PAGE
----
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Taylor v. Akin

September 16, 2004

ADRIENNE D. TAYLOR, APPELLANT
v.
AKIN, GUMP, STRAUSS, HAUER & FELD, APPELLEE



Appeal from the Superior Court of the District of Columbia (CA-4008-97) (Hon. Shellie F. Bowers, Trial Judge).

Before Terry and Ruiz, Associate Judges, and Steadman, Associate Judge, Retired.*fn1

The opinion of the court was delivered by: Terry, Associate Judge

Submitted April 29, 1999

This case arises in the aftermath of three lawsuits involving tenants of the Tyler House Apartments which extended over a period of almost ten years. Appellant, Adrienne Taylor, was a resident of Tyler House and the Secretary of the Tyler House Tenant Council when the first suit was filed in 1987. By her own account, Ms. Taylor played a substantial role in the early stages of the litigation. She helped the Tenant Council secure the services of the law firm of Akin, Gump, Strauss, Hauer & Feld, L.L.P. ("Akin Gump"), on a pro bono basis. Akin Gump filed suit in the Superior Court against the apartment building and its private owners, presenting various claims based on the allegedly substandard living conditions at Tyler House. The complaint named the Tenant Council as the sole plaintiff and defined the Council's membership as all the tenants of Tyler House. There was, however, no request for class certification in that case, and no class was ever certified. Shortly after that complaint was filed, Ms. Taylor was evicted from her apartment, thus losing her tenant status and her position as Secretary of the Tenant Council. A few months after her eviction, the damage claims in the original lawsuit were dismissed for lack of standing.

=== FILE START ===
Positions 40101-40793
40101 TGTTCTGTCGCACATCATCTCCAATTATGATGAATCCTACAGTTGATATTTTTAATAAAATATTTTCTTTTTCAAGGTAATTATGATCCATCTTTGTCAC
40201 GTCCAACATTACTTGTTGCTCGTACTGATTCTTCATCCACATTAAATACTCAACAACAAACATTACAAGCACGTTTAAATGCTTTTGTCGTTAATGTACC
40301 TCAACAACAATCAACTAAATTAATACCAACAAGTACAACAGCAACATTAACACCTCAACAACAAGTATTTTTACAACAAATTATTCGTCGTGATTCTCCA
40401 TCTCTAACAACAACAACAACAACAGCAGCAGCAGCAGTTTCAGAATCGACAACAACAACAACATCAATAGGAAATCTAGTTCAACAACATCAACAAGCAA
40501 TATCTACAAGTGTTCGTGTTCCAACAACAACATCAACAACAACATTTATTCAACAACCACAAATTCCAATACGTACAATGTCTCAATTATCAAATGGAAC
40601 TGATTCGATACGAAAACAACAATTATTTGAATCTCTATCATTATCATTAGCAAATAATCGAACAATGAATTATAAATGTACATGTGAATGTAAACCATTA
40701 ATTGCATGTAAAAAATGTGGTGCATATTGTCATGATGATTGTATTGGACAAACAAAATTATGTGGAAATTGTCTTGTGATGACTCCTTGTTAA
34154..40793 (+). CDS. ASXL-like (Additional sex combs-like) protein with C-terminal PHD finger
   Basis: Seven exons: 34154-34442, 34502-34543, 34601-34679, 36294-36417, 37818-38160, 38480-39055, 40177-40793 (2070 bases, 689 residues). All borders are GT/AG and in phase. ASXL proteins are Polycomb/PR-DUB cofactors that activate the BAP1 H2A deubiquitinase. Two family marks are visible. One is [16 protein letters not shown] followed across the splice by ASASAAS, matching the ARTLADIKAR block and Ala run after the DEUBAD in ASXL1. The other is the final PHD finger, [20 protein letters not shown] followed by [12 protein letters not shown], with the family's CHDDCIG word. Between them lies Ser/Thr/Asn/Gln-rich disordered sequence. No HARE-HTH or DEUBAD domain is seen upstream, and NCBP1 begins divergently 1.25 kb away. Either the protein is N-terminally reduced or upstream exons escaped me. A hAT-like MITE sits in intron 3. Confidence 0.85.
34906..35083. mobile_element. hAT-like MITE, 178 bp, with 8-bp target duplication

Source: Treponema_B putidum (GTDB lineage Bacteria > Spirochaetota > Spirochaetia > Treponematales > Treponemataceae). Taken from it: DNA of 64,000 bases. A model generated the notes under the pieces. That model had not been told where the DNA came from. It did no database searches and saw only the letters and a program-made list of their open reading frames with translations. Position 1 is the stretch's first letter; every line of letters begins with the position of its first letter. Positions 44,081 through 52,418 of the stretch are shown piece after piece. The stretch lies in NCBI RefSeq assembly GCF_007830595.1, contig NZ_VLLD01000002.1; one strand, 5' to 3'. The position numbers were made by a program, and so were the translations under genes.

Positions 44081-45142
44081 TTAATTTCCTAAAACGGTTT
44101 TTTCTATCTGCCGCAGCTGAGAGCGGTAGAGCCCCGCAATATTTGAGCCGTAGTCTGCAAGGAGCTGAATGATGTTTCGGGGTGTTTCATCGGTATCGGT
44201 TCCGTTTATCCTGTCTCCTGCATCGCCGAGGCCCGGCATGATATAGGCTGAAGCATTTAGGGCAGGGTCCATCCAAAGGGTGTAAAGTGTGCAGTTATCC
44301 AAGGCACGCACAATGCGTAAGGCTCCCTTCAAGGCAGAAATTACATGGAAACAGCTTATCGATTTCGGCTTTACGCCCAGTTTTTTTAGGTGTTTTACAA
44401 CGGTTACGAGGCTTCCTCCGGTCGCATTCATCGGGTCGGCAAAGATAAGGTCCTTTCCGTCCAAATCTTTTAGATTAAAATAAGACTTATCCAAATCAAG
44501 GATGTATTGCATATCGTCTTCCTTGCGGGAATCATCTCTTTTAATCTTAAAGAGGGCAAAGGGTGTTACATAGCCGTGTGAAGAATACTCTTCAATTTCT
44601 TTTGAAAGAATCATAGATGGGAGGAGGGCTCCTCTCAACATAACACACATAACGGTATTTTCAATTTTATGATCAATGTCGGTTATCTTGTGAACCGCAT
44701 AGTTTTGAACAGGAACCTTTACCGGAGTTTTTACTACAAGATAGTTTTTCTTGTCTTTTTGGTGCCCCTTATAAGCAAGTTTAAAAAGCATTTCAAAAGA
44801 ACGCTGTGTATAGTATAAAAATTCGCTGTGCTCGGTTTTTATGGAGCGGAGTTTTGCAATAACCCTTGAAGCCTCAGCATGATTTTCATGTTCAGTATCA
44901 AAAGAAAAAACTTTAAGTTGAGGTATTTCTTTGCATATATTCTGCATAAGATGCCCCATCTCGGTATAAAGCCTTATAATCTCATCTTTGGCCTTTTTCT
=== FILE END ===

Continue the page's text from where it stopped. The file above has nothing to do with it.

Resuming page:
About two months later, Akin Gump filed a second suit seeking relief on behalf of all the tenants of Tyler House as a class. Ms. Taylor's mother and another tenant were named as class representatives. The class was eventually certified to include persons who were tenants of the apartment building on July 27, 1988, the date on which the motion for class certification was filed - thus not including Ms. Taylor, who had ceased to be a tenant more than a year earlier. After years of litigation in the Superior Court and the United States District Court for the District of Columbia, the tenants, as a class, recovered almost $1.5 million from judgments entered by both courts.

When Ms. Taylor learned about the judgments, she contacted Akin Gump in an effort to claim a share of the damages, but was told she was not eligible to receive any of the money because she was not a member of the class. After several other attempts to obtain a portion of the damages, Ms. Taylor filed the instant suit against Akin Gump seeking a declaratory judgment which would name her as a member of the class, thereby entitling her to a share of the litigation proceeds. Akin Gump filed a motion for dismissal or for summary judgment, which the trial court granted in a one-page order. From that order Ms. Taylor appeals; we affirm.

I.

Over nearly a ten-year period, Akin Gump represented the Tenant Council, and then the tenants of the Tyler House apartments as a class, pro bono, in a series of lawsuits against the owners and managers of the building, based on the substandard living conditions in the apartments. The first lawsuit was filed in the Superior Court of the District of Columbia on March 3, 1987. The complaint named the Tenant Council as the sole plaintiff and described it as consisting of "all the tenants of Tyler House, a 301-unit apartment building located at 1200 North Capitol Street, N.W., Washington, D.C." When the complaint was filed, Ms. Taylor was a tenant of Tyler House and was serving as Secretary of the Tyler House Tenant Council. However, three months later, in June 1987, Ms. Taylor was evicted from her apartment. She moved in with her mother, who also lived in Tyler House,*fn2 but Ms. Taylor was no longer a tenant of the building and could no longer serve on the board of the Tenant Council as its Secretary.